Campus Tel Aviv, a Google program in Israel supporting the growth of start-ups, launched Monday to foster innovation in Internet technologies and mobile applications. The program will provide entrepreneurs a hub to develop and test new ideas, as well as Launch Pad, a two-week boot camp about product strategies, measurement tools and technology.
The community support from a 1,500-square meter floor in a building won't necessarily provide funding, but rather invest time, resources and facilities. Collaborating partners include The Tel Aviv Angel Group, UpWest Labs, The Junction, The Zell Entrepreneurship Program, DC Elevator, and Meet.
Google Israel relations manager developer Amir Shevat and Google new business development manager Eyal Miller will run the incubator devoted to entrepreneurs. The company will encourage innovation in Israel, something the Israeli government has been building on for years.
In Israel, the Internet economy contributed 6.4% to the country's gross domestic product in 2009, but analyst firm McKinsey & Company estimates it will reach 8.5% by 2015. Israel is the world’s second-largest center of tech start-ups after Silicon Valley; Shevat points to the stats in a blog post.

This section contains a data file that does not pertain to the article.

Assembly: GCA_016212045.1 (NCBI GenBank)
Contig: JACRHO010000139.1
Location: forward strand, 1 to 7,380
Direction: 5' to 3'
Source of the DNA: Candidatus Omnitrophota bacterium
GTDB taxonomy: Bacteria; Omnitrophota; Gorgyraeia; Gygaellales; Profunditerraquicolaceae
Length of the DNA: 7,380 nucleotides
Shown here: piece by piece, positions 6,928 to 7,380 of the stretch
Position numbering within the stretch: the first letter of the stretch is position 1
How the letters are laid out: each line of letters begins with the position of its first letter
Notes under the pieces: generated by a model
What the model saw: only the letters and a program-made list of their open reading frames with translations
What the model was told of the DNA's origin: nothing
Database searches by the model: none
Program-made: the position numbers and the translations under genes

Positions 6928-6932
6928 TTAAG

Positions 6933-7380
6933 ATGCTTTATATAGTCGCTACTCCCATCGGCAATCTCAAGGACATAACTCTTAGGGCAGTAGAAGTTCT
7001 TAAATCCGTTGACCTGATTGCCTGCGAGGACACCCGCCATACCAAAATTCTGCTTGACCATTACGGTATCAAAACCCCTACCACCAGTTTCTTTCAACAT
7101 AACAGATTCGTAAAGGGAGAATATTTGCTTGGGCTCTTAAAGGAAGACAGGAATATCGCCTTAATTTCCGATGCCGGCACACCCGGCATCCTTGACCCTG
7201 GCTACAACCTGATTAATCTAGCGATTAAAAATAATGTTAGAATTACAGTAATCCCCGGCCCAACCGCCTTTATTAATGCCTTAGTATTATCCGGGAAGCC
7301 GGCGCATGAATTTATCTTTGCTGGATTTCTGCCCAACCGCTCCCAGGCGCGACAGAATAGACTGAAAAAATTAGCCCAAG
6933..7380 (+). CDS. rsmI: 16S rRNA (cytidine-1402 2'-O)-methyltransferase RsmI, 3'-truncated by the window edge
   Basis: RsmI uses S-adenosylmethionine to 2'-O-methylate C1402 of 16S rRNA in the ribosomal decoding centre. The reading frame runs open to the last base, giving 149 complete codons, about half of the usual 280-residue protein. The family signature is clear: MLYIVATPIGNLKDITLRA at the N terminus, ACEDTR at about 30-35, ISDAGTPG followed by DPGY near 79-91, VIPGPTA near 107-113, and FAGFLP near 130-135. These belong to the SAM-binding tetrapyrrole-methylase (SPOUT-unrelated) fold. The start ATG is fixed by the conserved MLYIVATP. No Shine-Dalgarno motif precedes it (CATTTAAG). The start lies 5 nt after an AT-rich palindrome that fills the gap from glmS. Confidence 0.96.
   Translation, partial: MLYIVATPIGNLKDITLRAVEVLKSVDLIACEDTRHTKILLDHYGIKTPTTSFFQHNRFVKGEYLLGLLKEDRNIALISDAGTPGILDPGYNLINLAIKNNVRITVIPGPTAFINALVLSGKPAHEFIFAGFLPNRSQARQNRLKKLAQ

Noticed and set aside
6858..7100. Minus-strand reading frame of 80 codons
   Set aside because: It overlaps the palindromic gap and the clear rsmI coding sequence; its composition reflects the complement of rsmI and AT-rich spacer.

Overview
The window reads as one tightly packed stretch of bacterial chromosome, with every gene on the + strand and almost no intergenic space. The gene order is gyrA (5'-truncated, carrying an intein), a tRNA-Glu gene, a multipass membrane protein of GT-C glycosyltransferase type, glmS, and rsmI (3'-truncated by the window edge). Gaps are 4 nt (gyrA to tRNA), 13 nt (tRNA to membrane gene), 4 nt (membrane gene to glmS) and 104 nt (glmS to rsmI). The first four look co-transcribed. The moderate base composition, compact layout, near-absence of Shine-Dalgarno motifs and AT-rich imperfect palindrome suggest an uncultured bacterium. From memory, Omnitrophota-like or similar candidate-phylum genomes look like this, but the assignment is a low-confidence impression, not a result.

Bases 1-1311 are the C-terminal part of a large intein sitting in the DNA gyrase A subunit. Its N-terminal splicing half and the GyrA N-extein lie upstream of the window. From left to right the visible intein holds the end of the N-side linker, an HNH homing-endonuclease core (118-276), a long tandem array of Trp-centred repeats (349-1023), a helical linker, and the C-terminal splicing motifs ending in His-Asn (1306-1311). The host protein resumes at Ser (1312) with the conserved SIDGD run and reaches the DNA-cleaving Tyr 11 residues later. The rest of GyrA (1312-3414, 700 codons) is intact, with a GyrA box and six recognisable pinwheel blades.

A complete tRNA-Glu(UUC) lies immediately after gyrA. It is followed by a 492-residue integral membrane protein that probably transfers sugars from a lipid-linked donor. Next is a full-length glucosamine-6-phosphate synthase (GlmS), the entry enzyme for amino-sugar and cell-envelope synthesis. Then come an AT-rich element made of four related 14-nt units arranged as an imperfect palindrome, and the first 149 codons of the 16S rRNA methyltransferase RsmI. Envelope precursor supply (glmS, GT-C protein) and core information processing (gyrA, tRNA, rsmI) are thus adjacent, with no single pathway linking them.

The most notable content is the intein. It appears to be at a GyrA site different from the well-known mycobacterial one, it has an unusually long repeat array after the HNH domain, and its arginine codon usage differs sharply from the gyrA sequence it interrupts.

Aside from search, Google has supported Internet and mobile entrepreneurs in Israel through tech talks, events and hackathons.
In early 2000, it helped companies build a technology corridor similar to California's Silicon Valley, where high-tech businesses could explore options. Israel's commercial tech revolution, however, began decades before, in the 1970s. Around that time, prior commercial endeavors focused on orange groves.
Building a business is tough in any country. In India, nearly 25% of 379 tech startups launched this year shut down, according to a study from the startup incubator Microsoft Accelerator India, which launched earlier this year.